• 2. Effective PM?
    • 3. What is effective PM?
      • According to Project Management Institute:
      • Initiation and Planning
      • Execution and Monitoring
      • Closing – transition to Sustainment
    • 4. Agenda
      • Initiation and Planning
      • Execution and Monitoring
      • Sustainment
      • Open Source Misconceptions
    • 5. KRA/KFS/KS Project Differences
      • Project differences
        • KFS started with IU FIS
        • KRA and the Coeus relationship
        • KS started with a vision
        • Team size/project scope
        • User community differences
        • Rice Evolution/Extraction
      • Effective project management essential to all
    • 6. KFS & KRA Initiation
      • Guiding Principles
      • KFS based on Indiana’s FIS
      • KRA based on MIT’s Coeus
      • Scope Statement is the developments team’s “contract” with functional stakeholders
      • Functional Changes are approved by the respective Functional Council
      • Technical Standards are governed by the Kuali Technical Council (KTC)
    • 7. KFS & KRA Initiation
      • Guiding Principles (cont.)
      • Maximize commonality of business practices
      • Make configurable as much as possible given time and resource constraints
      • Burden of proof falls on advocates for change to show benefits exceed costs
      • All changes subject to “The Reality Triangle”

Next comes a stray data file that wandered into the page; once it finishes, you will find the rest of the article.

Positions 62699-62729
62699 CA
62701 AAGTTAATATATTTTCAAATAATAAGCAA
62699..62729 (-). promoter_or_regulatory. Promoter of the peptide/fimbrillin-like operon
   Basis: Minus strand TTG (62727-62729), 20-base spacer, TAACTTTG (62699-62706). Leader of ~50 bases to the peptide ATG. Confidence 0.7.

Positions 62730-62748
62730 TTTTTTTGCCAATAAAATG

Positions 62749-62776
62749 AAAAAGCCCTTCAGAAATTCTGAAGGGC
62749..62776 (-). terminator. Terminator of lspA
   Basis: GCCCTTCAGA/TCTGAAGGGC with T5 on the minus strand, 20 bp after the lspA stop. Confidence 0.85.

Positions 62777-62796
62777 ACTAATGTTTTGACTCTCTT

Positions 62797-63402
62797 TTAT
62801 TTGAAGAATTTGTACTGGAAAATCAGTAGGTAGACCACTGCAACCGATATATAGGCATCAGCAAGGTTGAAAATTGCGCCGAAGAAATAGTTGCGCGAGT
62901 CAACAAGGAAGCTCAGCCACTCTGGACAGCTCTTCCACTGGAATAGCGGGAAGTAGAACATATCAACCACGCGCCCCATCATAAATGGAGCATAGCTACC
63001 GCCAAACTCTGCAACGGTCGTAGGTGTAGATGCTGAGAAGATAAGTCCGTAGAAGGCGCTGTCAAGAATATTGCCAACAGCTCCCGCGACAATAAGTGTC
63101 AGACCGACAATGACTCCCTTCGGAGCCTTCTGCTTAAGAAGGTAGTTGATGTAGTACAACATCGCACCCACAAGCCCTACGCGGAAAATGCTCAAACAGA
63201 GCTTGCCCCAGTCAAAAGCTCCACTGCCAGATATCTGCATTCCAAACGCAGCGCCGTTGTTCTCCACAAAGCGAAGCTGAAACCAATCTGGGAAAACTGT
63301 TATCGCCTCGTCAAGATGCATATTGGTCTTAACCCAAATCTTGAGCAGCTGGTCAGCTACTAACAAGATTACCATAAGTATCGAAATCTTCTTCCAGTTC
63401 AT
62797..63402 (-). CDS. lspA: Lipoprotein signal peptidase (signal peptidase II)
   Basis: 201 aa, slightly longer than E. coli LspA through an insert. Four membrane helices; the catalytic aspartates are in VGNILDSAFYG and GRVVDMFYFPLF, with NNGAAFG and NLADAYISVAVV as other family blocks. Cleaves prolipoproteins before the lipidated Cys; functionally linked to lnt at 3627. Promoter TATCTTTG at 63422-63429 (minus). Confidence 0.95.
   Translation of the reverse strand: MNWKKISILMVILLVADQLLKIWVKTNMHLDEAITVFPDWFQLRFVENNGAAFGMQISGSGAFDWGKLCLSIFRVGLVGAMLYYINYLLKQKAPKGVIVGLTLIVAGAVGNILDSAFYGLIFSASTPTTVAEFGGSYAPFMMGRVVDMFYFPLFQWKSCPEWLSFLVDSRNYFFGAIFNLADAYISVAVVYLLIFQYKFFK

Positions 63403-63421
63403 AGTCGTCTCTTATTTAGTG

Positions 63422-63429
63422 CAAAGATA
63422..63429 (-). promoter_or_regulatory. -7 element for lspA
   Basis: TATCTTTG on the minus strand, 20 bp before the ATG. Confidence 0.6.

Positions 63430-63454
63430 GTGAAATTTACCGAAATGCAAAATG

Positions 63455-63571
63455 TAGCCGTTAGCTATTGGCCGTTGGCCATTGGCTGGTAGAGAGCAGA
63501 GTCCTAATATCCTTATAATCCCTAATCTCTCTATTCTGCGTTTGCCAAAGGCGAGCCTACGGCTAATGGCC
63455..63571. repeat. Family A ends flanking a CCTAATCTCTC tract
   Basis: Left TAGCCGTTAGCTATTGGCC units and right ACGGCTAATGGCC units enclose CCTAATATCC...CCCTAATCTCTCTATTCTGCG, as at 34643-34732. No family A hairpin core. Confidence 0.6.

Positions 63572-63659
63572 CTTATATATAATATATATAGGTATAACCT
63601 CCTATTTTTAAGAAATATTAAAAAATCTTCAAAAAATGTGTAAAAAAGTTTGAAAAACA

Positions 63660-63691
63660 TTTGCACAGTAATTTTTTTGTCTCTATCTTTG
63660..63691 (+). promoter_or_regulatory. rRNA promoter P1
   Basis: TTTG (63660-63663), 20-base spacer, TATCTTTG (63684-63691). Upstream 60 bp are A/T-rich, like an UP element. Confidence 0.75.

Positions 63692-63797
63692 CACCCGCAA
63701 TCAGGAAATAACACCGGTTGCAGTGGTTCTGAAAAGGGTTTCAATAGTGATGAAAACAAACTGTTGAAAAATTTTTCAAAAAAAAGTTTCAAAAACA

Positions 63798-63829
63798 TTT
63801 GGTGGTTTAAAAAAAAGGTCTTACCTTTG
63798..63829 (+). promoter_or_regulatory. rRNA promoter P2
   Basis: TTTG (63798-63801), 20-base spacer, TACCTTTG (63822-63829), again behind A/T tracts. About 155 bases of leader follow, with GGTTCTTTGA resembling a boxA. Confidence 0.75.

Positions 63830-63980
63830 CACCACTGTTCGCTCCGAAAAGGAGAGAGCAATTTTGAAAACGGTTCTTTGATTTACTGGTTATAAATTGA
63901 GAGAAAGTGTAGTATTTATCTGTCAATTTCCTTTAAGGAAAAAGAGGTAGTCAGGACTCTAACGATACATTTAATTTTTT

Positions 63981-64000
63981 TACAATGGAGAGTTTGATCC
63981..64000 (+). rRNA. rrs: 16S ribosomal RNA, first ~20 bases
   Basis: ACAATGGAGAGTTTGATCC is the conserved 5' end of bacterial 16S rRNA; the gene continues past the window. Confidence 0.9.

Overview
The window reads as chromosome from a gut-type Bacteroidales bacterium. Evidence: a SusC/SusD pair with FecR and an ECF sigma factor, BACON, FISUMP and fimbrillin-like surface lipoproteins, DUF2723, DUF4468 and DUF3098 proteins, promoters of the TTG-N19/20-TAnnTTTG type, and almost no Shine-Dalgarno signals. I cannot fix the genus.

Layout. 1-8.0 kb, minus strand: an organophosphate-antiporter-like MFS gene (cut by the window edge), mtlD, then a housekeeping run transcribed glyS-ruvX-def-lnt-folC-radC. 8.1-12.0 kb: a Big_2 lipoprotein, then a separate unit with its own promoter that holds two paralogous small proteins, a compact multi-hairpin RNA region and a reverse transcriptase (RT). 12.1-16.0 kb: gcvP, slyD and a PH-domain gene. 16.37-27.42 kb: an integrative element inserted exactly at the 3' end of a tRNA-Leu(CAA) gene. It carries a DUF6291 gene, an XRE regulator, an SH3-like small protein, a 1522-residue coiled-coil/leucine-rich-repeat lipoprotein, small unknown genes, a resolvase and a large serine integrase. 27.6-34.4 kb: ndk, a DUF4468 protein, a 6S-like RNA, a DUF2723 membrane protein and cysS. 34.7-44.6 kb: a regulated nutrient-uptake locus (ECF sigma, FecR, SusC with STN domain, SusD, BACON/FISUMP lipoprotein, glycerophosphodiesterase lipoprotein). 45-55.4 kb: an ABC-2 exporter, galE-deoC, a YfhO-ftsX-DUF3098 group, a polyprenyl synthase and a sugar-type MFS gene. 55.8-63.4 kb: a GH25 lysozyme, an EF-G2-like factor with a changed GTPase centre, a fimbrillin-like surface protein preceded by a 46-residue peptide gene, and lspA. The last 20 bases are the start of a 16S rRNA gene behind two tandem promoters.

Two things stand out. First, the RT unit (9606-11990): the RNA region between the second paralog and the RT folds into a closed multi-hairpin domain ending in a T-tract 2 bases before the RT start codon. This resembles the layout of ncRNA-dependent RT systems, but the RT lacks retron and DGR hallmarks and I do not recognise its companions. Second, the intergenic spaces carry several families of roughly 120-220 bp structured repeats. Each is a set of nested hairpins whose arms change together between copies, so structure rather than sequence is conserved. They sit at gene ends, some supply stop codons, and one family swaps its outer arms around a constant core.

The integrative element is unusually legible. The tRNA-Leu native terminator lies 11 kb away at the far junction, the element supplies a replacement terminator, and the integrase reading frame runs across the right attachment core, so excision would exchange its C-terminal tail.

• 8. KS Initiation
      • Development of a detailed Project charter
        • Contract between the partners
        • Mission, objectives & vision
        • Technical Architecture guiding principles
        • Functional Scope
        • Development approach (SOAD)
        • Governance & organization
        • Project management methodology - Agile methodology
    • 9. Technical Stream Functional Stream Aug 2007 Oct 2008 Nov 2008 May 2009 July 2009 Aug 2009
      • Application Architecture
      • - Process models
      • ER models
      • High Level Service Models
      • Domain Definitions
      • Technical Architecture
      • Technology proofs
      • SOA standards
      Service Modeling R1 (Infrastructure & Curriculum Development)
      • Development Infrastructure
      • Developers workbench
      • Procedures
      • Standards
      Contract Design R1 (Infrastructure & Curriculum Development) Service Modeling R2 (Domain 2) Software Design & Development R1 (Infrastructure & Domain 1) Adjust plans and repeat for Releases 2/3/4 Program Management & Communications Contract Design R2 (Domain 2) Release 1 & Implement Test Re-plan / Re-Architect / Implement & Transition to Support
      • Develop Configuration
      • Application
      • Configuration Infrastructure